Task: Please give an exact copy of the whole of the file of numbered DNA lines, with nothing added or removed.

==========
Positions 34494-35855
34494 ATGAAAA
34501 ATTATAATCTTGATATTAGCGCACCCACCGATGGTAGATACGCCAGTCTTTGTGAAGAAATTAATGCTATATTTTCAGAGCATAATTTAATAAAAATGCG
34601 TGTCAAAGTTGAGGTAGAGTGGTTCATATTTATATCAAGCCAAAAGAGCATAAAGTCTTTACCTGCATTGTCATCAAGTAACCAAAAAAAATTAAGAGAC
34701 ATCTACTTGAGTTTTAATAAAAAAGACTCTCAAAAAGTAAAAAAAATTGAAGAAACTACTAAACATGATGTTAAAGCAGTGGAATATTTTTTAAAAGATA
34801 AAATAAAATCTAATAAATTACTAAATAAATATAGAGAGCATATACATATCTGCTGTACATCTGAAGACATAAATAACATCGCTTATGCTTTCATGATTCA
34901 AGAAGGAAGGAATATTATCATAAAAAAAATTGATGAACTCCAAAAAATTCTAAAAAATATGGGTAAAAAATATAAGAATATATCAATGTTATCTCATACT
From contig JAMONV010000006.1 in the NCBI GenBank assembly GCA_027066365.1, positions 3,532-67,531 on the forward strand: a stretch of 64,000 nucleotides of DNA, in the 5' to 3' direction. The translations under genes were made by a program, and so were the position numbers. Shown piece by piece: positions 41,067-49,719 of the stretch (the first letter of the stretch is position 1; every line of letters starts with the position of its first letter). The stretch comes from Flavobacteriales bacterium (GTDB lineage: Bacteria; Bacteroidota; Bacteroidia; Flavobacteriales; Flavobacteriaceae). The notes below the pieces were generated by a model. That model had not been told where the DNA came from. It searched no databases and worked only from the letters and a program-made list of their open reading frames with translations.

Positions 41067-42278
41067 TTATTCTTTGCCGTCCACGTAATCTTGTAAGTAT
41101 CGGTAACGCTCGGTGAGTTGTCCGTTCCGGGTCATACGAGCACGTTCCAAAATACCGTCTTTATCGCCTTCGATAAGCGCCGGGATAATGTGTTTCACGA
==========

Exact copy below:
Positions 34494-35855
34494 ATGAAAA
34501 ATTATAATCTTGATATTAGCGCACCCACCGATGGTAGATACGCCAGTCTTTGTGAAGAAATTAATGCTATATTTTCAGAGCATAATTTAATAAAAATGCG
34601 TGTCAAAGTTGAGGTAGAGTGGTTCATATTTATATCAAGCCAAAAGAGCATAAAGTCTTTACCTGCATTGTCATCAAGTAACCAAAAAAAATTAAGAGAC
34701 ATCTACTTGAGTTTTAATAAAAAAGACTCTCAAAAAGTAAAAAAAATTGAAGAAACTACTAAACATGATGTTAAAGCAGTGGAATATTTTTTAAAAGATA
34801 AAATAAAATCTAATAAATTACTAAATAAATATAGAGAGCATATACATATCTGCTGTACATCTGAAGACATAAATAACATCGCTTATGCTTTCATGATTCA
34901 AGAAGGAAGGAATATTATCATAAAAAAAATTGATGAACTCCAAAAAATTCTAAAAAATATGGGTAAAAAATATAAGAATATATCAATGTTATCTCATACT
From contig JAMONV010000006.1 in the NCBI GenBank assembly GCA_027066365.1, positions 3,532-67,531 on the forward strand: a stretch of 64,000 nucleotides of DNA, in the 5' to 3' direction. The translations under genes were made by a program, and so were the position numbers. Shown piece by piece: positions 41,067-49,719 of the stretch (the first letter of the stretch is position 1; every line of letters starts with the position of its first letter). The stretch comes from Flavobacteriales bacterium (GTDB lineage: Bacteria; Bacteroidota; Bacteroidia; Flavobacteriales; Flavobacteriaceae). The notes below the pieces were generated by a model. That model had not been told where the DNA came from. It searched no databases and worked only from the letters and a program-made list of their open reading frames with translations.

Positions 41067-42278
41067 TTATTCTTTGCCGTCCACGTAATCTTGTAAGTAT
41101 CGGTAACGCTCGGTGAGTTGTCCGTTCCGGGTCATACGAGCACGTTCCAAAATACCGTCTTTATCGCCTTCGATAAGCGCCGGGATAATGTGTTTCACGA